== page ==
*Yesterday was Posnanski’s last day as a Kansas City resident and now that he and Jason Whitlock have departed, the sports writing landscape in Kansas City seems so barren. That’s not a knock on the guys plying their trade now, but rather how important they were to our local sports scene. When I was granted my credential to Royals games, one of the first things that jumped in my mind was a chance to meet Joe Posnanski. Unfortunately, we never crossed paths. I wish him luck and I’m excited to see who can try and fill those two pair of very different but very large pair of shoes.

The first impediment to having the Bubba Starling legend lie on the positive side of the ledger is his commitment to the University of Nebraska to play football. In his brief press-conference yesterday, he mentioned that possibility a number of times. High school kids with scholarship offers have the most negotiating power, because as any successful negotiator will tell you, options are leverage. Bubba Starling doesn’t have to sign with the Royals, he could just go play football if he so desires. The more real that threat looms, the higher the price tag goes.

Given Starling’s options of:

A: Millions of dollars to play baseball

B: Dorm food, lodging and mandatory classes to play football

Which, combined with the fact that the Royals used their only pick in the first 65 to select him is enough evidence that  he is likely to sign. It’s more likely that Starling doesn’t sign and re-enters the draft in 2012. His agent is Scott Boras, who won’t make a dime if Starling plays football, and if there’s anything I know about Boras, it’s that he likes making lots of dimes. So, while the football card will be played loud and often, it’s not much of a possibility.

With options and negotiating leverage, comes money. It seems logical that Starling’s bonus will be close to, if not the highest paid by the Royals in franchise history. Deals like that aren’t easy to come by, so it’s quite certainly going to take right up until the deadline to sign the contract. If that does happen, Starling won’t make his professional debut until 2012, which is unfortunate. He’s such a raw player that he could use as much seasoning as possible. Spending time in a short-season league in 2011 will speed along his development.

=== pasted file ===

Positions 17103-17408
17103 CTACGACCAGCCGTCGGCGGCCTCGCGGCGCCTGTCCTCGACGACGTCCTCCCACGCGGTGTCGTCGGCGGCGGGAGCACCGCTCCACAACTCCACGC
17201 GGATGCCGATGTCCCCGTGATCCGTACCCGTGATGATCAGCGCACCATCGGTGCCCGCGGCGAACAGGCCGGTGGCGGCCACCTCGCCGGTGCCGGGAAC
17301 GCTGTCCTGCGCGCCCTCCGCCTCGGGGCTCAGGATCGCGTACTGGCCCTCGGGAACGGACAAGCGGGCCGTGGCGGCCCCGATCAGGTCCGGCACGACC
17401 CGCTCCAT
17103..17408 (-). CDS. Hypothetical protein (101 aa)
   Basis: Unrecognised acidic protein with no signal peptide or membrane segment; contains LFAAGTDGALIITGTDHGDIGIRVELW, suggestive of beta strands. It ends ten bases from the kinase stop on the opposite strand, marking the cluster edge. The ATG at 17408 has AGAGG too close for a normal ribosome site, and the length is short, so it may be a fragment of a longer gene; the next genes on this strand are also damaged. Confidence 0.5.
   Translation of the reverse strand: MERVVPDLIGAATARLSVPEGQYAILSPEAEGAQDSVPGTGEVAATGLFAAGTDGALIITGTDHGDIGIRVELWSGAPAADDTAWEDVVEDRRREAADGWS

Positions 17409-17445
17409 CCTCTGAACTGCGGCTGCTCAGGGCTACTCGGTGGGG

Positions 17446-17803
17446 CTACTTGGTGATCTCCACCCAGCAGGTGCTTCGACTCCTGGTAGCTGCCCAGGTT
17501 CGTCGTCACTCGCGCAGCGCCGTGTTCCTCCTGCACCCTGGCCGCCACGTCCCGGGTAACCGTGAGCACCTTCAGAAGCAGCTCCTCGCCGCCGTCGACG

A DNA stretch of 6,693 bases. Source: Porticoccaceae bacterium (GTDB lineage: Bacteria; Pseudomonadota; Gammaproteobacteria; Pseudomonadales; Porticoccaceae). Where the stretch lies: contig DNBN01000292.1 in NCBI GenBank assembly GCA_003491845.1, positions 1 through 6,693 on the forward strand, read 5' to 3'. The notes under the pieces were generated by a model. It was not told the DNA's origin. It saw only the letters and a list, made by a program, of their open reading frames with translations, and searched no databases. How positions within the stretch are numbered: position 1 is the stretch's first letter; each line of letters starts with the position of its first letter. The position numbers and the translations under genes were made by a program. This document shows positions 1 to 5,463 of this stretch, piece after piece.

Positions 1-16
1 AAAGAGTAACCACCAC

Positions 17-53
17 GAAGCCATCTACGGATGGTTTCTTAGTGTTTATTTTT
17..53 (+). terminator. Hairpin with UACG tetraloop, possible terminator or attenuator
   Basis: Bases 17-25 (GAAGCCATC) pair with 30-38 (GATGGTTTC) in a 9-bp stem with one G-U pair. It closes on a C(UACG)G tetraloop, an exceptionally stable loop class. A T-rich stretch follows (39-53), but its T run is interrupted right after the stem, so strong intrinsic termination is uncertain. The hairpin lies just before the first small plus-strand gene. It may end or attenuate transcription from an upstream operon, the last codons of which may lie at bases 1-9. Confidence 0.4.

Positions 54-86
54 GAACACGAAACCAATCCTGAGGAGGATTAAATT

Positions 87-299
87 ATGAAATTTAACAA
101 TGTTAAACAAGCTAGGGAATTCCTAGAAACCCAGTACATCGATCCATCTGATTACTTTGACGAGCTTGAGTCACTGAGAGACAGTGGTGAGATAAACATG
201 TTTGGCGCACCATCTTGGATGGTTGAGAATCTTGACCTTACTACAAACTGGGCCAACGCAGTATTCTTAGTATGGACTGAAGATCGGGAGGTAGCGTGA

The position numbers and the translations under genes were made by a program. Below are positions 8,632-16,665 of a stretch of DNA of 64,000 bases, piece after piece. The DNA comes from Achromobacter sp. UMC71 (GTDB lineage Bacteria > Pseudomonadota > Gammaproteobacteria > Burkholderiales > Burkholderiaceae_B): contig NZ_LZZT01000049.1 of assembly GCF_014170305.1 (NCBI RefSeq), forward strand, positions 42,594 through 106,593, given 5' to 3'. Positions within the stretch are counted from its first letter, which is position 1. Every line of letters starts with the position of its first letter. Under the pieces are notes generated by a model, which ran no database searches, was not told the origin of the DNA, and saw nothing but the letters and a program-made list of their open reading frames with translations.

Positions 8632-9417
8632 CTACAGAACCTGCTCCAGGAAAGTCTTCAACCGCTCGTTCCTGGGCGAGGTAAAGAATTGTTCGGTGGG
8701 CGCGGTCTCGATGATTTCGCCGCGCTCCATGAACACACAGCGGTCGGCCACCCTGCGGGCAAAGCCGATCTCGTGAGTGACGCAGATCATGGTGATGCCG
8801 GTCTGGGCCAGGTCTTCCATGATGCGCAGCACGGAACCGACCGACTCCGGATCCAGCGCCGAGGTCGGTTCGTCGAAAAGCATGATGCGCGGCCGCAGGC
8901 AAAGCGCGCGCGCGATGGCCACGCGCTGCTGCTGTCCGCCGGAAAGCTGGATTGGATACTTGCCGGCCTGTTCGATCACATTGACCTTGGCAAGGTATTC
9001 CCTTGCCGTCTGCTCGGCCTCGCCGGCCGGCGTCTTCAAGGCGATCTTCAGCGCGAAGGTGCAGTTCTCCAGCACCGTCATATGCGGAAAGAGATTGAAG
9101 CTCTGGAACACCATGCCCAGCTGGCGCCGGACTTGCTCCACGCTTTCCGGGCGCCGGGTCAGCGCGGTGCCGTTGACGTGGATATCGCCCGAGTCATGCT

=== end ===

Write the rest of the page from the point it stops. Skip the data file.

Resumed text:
Once he signs and becomes officially a part of the Royals organization, what kind of player will the Royals have? What will Starling become? These are questions that nobody has the answer to. We go back to the randomness aspect of this whole situation. Bubba Starling will be Bubba Starling, and that’s all we know. The Royals feel like he was the best player available to them when it was their turn to draft, and they’ve done a very good job of identifying high school talent.

The real story here is that the Royals didn’t seem to draft for need or for immediate help. Maybe that was just the luck of the draw, but it does seem as if Dayton Moore is sticking to his Process. A process, which it seems isn’t about producing “waves” of talent. Waves of talent is a theory of hoping to win followed by expecting to lose. It’s a failed process. One that the Royals can’t afford to subscribe to. What they have shown with the selection of Starling is that they are going to load the system with talent and continue to pile it on. Dayton Moore isn’t trying to build a team, he’s trying to build a franchise.  It’s the more difficult, but ultimately more successful endeavor.

It will take at least five years to know if selecting Bubba Starling was the right move yesterday. He may just be the local super-star that the Royals and their fans are pining for. But if the franchise continues to go about their process in this manner, it won’t matter because while a single bad draft pick can drown a team, it’s not enough to ruin a franchise.


Nick Scott hosts the Broken Bat Single Podcast and writes a blog for the Lawrence Journal World. You can follow him on Facebook or email him at brokenbatsingle at gmail dot com.

Episode #055 – In which I discuss the newly drafted Bubba Starling and what that draft pick means. I also talk about some recent news, the struggling Royals and potential changes to the MLB Draft.

:http://www.livekc.com/podcasts/bbs055.mp3|titles=BBS

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Music used in this podcast:

Foster The People – Helena Beat

Baths – Aminals

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Does the draft come at the right time, or what? After getting swept by the Twins and their Double-A caliber lineup, it was a bucket of cold water thrown in the face… The future is still pretty grim. Especially with our starting pitching.

With the focus still on the future (for another season at least) the good news is the Royals hold the fifth overall pick in what is shaping up to be a very deep draft. And speaking of pitching, word on the street is the Royals are seeking a college arm. That makes sense, given that the Royals kick started The Process this year. The pitching rotation remains Kate Moss thin, so GMDM and the scouting department have been charged with finding a little starting pitching meat. That comes from a college arm, which will be on an accelerated path to the majors.

In this draft, there are at least three premium college arms: Gerrit Cole from UCLA, his teammate Trevor Bauer and Virginia’s Danny Hultzen.

For fun, here are how three mock drafts from national prospect watchers have the first five picks:

There are a couple of things to note from these mocks… Pittsburgh will go for a pitcher at number one. It’s a guess between Cole and Hultzen. Rendon to Seattle at number two is a definite. Arizona is big on Hultzen at three, but if the Pirates grab him at number one, the whole draft goes haywire. And as you can see, there’s no consensus for who goes fourth and fifth.